Albeit it was first blown out of all proportion and then blown up in mid-air by an American activist firm whose specialism it is. Nikola Motor, the ex-darling of Wall Street, is still around. Its trucks are coming to Europe soon enough and it is building a whole ecosystem in the US.
That was in September 2020. While the booming start-up, founded in 2015, was being praised to the skies by Wall Street, the firm Hindenburg Research published a report pointing out the multiple lies of its founder and accusing him of having “misled its partners (…) by falsely claiming to possess cutting-edge technologies.” It accused the zero-emission truck maker of being a “vast and complex fraud.” Nikola was targeted for a 2017 video showing one of its prototypes in action. Such was the controversy that the group’s executive chairman, Trevor Milton, resigned. And in the process, it lost valuable allies including General Motors and Bosch.
Hindenburg, who could also have attacked Tesla for faking its video on autonomous driving (but didn’t), got what they wanted. And all those who have doubts about hydrogen saw this setback as a sign that the technology will never work. But Nikola is still standing. Admittedly, it has seen better days with a stock exchange price oscillating around $2.63, but the manufacturer is on the rise. The CEO, Michael Lohscheller, is a former member of the car industry, having worked for Volkswagen and Opel. Incidentally, the company employs 1,500 people.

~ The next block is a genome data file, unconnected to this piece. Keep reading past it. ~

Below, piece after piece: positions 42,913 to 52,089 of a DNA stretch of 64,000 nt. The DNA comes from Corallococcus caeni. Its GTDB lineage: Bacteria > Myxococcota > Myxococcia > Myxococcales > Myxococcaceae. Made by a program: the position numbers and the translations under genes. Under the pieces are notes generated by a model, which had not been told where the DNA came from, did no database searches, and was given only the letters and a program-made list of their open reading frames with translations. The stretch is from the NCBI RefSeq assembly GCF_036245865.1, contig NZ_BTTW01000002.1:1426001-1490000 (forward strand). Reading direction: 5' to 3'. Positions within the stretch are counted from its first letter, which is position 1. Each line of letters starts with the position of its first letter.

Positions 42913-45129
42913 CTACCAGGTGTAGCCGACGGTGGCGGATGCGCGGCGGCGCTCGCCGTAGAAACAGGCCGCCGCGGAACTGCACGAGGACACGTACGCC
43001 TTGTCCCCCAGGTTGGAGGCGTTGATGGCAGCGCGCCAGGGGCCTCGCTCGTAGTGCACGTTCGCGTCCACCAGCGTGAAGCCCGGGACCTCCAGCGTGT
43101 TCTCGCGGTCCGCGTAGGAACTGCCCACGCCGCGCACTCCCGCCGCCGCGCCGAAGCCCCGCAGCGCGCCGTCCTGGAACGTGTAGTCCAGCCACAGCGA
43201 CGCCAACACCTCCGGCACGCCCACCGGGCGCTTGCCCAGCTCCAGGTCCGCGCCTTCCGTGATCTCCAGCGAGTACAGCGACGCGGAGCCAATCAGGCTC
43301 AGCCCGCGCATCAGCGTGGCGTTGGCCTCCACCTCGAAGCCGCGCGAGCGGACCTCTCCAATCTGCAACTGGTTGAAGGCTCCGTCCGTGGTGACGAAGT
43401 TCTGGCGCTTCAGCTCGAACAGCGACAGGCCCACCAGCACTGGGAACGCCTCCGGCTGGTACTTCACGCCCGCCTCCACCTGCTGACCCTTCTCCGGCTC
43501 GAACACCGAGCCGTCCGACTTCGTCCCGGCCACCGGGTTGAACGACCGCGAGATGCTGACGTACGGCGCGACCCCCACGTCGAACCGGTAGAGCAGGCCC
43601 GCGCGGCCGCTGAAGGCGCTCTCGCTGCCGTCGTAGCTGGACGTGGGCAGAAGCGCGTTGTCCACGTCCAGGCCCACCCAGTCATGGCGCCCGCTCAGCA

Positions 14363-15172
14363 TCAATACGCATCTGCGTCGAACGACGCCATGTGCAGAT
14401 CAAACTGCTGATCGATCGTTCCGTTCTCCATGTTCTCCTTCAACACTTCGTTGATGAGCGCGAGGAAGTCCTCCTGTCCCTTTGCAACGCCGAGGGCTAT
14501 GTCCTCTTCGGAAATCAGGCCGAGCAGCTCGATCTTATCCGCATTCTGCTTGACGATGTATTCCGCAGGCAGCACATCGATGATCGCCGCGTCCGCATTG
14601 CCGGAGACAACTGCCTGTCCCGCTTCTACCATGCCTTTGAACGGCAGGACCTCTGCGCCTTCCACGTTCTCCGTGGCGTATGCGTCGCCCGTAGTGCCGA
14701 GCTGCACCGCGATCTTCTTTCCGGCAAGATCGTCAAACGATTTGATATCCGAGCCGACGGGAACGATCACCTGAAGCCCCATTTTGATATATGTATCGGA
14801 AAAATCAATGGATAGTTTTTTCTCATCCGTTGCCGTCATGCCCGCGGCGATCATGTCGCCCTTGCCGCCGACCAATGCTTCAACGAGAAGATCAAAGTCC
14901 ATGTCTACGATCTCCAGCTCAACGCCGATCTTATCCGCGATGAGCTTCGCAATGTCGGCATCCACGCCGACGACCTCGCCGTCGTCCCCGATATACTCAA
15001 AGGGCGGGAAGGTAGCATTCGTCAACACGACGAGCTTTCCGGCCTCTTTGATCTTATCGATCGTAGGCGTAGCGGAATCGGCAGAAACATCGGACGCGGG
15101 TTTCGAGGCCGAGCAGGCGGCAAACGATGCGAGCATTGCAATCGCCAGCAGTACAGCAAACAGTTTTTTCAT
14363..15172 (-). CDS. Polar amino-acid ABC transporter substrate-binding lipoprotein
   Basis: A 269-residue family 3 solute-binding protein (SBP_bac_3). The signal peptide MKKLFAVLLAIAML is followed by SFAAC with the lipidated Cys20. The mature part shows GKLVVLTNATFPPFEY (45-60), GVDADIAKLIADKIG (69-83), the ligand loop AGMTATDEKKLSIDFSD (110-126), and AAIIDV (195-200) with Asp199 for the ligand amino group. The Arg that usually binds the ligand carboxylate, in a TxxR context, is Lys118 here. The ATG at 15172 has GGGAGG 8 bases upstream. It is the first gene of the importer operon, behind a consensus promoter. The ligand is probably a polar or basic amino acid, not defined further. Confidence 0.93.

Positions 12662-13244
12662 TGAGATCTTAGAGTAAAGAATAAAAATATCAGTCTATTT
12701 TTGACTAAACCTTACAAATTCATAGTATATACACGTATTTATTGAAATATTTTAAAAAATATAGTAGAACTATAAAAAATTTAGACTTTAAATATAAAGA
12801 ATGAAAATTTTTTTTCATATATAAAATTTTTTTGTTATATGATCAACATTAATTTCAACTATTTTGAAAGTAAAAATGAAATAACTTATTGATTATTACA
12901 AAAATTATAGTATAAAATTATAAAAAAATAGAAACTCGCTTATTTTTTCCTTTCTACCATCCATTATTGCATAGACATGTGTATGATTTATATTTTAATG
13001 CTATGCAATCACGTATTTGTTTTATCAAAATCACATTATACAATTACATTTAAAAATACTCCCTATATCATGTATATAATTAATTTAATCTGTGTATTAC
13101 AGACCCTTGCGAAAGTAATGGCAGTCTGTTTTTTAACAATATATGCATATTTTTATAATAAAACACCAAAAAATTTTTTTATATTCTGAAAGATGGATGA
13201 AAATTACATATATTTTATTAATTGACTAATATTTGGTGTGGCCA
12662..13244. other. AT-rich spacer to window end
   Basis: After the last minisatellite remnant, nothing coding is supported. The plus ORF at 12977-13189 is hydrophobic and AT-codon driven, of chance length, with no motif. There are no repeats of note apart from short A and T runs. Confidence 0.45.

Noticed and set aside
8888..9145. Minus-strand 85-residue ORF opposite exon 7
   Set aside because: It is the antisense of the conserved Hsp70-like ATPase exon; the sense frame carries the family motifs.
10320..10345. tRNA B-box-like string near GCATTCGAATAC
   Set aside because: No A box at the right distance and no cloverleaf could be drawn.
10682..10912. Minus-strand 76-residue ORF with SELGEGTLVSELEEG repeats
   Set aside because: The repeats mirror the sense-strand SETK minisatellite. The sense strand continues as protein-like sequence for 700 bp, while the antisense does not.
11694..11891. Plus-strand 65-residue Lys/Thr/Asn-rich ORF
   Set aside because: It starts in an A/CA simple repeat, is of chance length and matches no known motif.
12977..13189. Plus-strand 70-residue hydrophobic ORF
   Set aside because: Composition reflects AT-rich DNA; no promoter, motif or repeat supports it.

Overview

Although the headquarters are in Phoenix, Arizona, Nikola also has a base in Europe, through a joint venture with Iveco in Ulm, Germany. This is where the European version of the Tre FCEV with a 800 km range will be produced, alongside the 100% electric BEV version. The American group offers a global approach, which includes trucks and hydrogen refuelling stations (on the model of Tesla and its super chargers), with the added bonus of energy production. In this regard, Nikola is in the process of organising a hub around Phoenix and is weaving its web to participate in low-carbon hydrogen production projects in the USA and Canada. The newly formed Hyla subsidiary – which was recently presented to carriers and officials – handles everything that has to do wth hydrogen, including the mobile refuelling solution (with a capacity of 960 kg of hydrogen stored at 700 bar).
As for products, Nikola is racking up orders: 100 trucks from the GP Joule group (a German operator specialising in renewable energies and producing green hydrogen) and 75 from Plug at the end of last year. These are hard facts. As regards to stations, the company has announced 60 for 2026, with the first ones due to open in California.
I wonder what Hindenburg Research and those who railed against Nikola at the time are now thinking.
Article written by Laurent Meillaud and translated by Logan King